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Diseases & Conditions

Diabetes and Female Sexuality

Overview

Sexuality not only implies sexual activity but includes the full spectrum of sexual activity which is dependent upon the medical, psychological and sociocultural aspects of an individual. Two areas of great interest with respect to women with diabetes are contraceptive choices and whether women with diabetes have differences in their sexuality because of their diabetes.

Contraception

There is no single contraceptive which is ideal for all women with diabetes. Each method has some disadvantages and some advantages.

  • Oral contraceptives - Combination estrogen/progestin pills are best avoided in women who are more than 35 years of age or who are smokers. Also, if you have uncontrolled hypertension you should speak to your physician before using this form of birth control. Oral contraceptives with less than 35mg of estrogen and a low progestin dose are recommended.
  • IUD's (Intrauterine Devices) - Hormonal IUD’s (Mirena) consist of a progestin (levonorgestrel) - Recent information suggests that there is no greater risk of uterine infections in women with diabetes. Women with multiple sexual partners or with a history of uterine infections should avoid this form of contraception.
  • Barrier methods - Diaphragms with spermicidal jelly or condoms with spermicidal foam have no medical problems associated with diabetes but are less efficacious.
  • Tubal ligation - This is a reasonable but permanent option for women who have completed their child-rearing. There are no complications with respect to sugar or cholesterol metabolism.
Fertility

Poor blood sugar control is associated with higher miscarriage rates during the first three months of pregnancy. Also, some women with type 2 diabetes may be overweight and have polycystic ovary syndrome which is associated with more difficulty conceiving.

Sexual dysfunction

In 1974, the World Health Organization reiterated the importance of human sexuality to the health and well-being of the individual. They further emphasized the need for basic information about the biological and psychological aspects of sexual health if preventive and curative health services are to meet sexual concerns and needs.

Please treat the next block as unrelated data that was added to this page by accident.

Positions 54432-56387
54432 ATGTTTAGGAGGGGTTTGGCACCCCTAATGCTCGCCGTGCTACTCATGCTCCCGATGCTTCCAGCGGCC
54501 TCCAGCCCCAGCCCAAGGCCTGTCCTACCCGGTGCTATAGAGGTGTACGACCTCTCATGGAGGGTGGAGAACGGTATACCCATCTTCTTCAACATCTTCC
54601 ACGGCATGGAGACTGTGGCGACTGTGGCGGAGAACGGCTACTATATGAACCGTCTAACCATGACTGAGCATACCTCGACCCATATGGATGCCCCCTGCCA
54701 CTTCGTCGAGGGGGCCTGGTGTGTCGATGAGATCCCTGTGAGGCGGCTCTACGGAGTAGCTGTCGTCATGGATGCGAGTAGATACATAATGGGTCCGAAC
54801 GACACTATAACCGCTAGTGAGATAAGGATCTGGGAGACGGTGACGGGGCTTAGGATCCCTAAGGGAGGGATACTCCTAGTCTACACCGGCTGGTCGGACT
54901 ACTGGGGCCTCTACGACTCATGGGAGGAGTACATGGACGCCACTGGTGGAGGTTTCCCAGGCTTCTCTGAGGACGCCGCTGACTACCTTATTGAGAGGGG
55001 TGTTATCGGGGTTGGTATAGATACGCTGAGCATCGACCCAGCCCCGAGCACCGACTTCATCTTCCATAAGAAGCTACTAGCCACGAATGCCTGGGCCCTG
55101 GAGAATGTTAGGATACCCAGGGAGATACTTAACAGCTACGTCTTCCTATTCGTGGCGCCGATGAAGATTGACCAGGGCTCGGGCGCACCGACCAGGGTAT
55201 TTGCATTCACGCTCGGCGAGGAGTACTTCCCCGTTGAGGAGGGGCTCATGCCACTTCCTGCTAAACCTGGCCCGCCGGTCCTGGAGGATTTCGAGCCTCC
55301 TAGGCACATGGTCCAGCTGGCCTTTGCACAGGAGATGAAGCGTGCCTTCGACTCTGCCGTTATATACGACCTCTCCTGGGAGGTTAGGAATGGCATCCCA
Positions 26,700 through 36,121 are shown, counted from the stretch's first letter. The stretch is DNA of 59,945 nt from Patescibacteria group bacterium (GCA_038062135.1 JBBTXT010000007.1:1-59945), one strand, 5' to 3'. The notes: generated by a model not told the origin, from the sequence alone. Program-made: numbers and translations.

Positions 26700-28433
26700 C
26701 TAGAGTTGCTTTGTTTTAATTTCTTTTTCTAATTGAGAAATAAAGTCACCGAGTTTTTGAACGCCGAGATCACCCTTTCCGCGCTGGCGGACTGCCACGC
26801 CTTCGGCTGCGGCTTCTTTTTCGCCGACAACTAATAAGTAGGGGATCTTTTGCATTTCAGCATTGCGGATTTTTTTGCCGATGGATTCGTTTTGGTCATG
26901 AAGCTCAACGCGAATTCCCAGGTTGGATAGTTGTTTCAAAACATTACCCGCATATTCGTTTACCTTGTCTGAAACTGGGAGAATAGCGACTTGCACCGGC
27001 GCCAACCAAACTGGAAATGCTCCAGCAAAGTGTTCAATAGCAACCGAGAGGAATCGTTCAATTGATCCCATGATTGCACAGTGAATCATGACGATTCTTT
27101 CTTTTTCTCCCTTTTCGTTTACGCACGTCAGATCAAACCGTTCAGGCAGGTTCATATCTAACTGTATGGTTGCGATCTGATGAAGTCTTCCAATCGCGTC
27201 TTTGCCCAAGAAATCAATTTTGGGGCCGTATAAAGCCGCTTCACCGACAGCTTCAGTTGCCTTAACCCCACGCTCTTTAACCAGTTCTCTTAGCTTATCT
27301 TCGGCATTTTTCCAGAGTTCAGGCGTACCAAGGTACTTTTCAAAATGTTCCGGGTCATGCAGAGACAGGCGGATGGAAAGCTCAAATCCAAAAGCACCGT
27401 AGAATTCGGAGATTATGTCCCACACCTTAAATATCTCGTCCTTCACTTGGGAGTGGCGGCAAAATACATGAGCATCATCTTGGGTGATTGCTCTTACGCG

Sexual function in America

Sexual dysfunction may be due to disturbances in sexual desire and/or in the psychophysiological changes associated with the sexual response cycle in men and women. Based on the few available community studies, it appears that sexual dysfunctions are highly prevalent in both sexes, ranging from 10% to 52% of men and 25% to 63% of women. Data from the Massachusetts Male Aging Study 7 (MMAS) showed that 34.8% of men aged 40 to 70 years had moderate to complete erectile dysfunction, which was strongly related to age, health status, and emotional function. We know far less about the epidemiology of female sexual dysfunction. Changing cultural attitudes and demographic shifts in the population have brought to the forefront sexual concerns in all ethnicities and age groups. In the February, 1999 Journal of the American Medical Association, a representative sample of 1749 women and 1410 men aged 18 to 59 years were surveyed. The survey found sexual dysfunction is more prevalent for women (43%) than men (31%) and is associated with various demographic characteristics, including age and educational attainment. Women of different racial groups demonstrate different patterns of sexual dysfunction. Experience of sexual dysfunction is more likely among women and men with poor physical and emotional health. Moreover, sexual dysfunction is highly associated with negative experiences in sexual relationships and overall well-being. For women, there was an unaffected group (58% prevalence), a low sexual desire category (22% prevalence), a category for arousal problems (14% prevalence), and a group with sexual pain (7% prevalence).

Risk factors for sexual dysfunction in women:

  • Non-married status
  • Depression
  • Lower education level
  • Increasing age
  • African-American > White > Hispanic
  • Decrease in income level
  • History of childhood abuse